Among the main causes of biodiversity loss, there are the so-called “alien species” in particular the “invasive alien species”. These are species of animals and plants originating in other geographical regions (voluntarily or accidentally introduced throughout the country), that have developed the ability to establish and maintain viable populations in the wild, so successfully as to represent a real threat.
These species, in addition to entering into direct competition with some of indigenous species, can alter the state of habitats and natural ecosystems, and in some instances can cause significant economic damages to productive activities such as agriculture and the use of forestry and pastoral resources.
There are several laws to prevent and combat the spread of these species:
- In Italy, the law 11 February 1992, n. 157 entitled “Standard for the protection and for hunting of warm-blooded wild fauna” includes in article r 2, paragraph 2, the requirement for the eradication of non-native species, with the exception of those contained in the List of non-native species excluded from the provisions of art. 2, paragraph 2, of the law 11 February 1992 n. 157.
- In Lombardy, the L.R. 31 March 2008 n. 10 “Provisions for the protection and conservation of small fauna, of flora and natural vegetation” contains a blacklist of alien species subject to eradication, containment and monitoring.
- From January 1, 2015 it is in force in the European Union the Regulation (EU) No. 1143/2014 on measures to prevent and manage the introduction and spread of invasive alien species. A list of 37 plant species and exotic animals of Union relevance has been published in the EU Official Journal of 14 July 2016; The list will be gradually updated .
Several projects in Lombardy, including LIFE projects, have addressed the management of individual invasive species, such as the LIFE TIB project, the EC SQUARE project and the CRAINAT project.
The GESTIRE 2020 project will finalize all the initiatives and projects addressing the issue of invasive species, to define a unified framework of the priority actions of prevention, dissemination and contrast to the spread of invasive species that takes into account:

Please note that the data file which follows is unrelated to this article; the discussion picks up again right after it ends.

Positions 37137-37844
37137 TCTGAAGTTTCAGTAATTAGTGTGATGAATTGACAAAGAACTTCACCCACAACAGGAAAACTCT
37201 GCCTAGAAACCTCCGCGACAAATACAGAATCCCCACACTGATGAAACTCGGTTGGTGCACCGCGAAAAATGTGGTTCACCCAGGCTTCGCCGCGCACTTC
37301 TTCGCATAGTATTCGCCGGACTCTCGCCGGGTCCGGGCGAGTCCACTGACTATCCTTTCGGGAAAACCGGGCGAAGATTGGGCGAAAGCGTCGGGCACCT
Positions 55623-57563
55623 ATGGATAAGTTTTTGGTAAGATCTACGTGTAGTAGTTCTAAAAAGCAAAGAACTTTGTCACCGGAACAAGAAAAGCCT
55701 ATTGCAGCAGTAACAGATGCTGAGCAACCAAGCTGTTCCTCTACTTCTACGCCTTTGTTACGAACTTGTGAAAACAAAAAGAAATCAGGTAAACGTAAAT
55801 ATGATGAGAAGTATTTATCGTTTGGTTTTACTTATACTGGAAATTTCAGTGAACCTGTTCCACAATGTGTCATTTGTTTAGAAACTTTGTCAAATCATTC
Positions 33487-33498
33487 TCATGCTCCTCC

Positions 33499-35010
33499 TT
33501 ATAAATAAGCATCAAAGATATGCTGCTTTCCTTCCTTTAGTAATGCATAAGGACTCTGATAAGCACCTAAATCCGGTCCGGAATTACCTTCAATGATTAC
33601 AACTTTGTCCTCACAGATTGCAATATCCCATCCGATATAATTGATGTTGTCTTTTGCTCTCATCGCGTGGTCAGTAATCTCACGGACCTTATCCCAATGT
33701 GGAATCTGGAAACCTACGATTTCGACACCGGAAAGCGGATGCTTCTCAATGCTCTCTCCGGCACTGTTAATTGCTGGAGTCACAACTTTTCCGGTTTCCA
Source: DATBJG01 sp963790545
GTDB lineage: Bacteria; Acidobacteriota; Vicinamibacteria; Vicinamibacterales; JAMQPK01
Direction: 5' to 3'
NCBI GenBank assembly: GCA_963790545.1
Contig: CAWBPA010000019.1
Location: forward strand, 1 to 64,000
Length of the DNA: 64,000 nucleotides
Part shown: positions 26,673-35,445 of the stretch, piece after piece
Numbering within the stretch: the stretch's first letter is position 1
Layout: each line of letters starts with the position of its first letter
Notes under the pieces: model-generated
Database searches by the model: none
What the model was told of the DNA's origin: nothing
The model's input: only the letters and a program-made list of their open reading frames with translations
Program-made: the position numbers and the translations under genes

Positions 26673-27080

- inclusion of invasive species in a blacklists
- the level of criticality of the impact of invasive species on Natura 2000 species and habitats
- the risk of further environmental dissemination;
- the technical and economic viability of operations;
- the social acceptance levels of interventions.
The first phase (Action A7) provides for:
- the definition of 5 containment protocols for species or groups of plant species in the 5 pilot critical areas;
- the continuation of the fight to the spread of the American gray squirrel, which started in EC project SQUARE;
- the continuation of the interventions for the control of alien crayfish (Action A15) started with CRAINAT project;
- interventions for the protection of the turtle Emys orbicularis threatened by the presence of specimens of non-native turtle Trachemys.
The developed strategy will then find concrete application (Action C5) through the implementation of containment plans developed in the planning phase and the “black lists” update.
All activities will be publicized (E11 action) both to representatives of productive and commercial activities (that may be a vehicle for entry of alien species) as the general public, to explain clearly the real extent of the problem. The information will be made available within this project and on the Lombardy Region website and in meetings with local management bodies, public associations and local authorities to encourage participation, especially in areas where the problems associated with the invasive species are greater. The specific communication actions relative to the non-native flora will be supported by the regional network of botanical gardens together with a code of conduct for nurserymen, gardeners, and park technicians.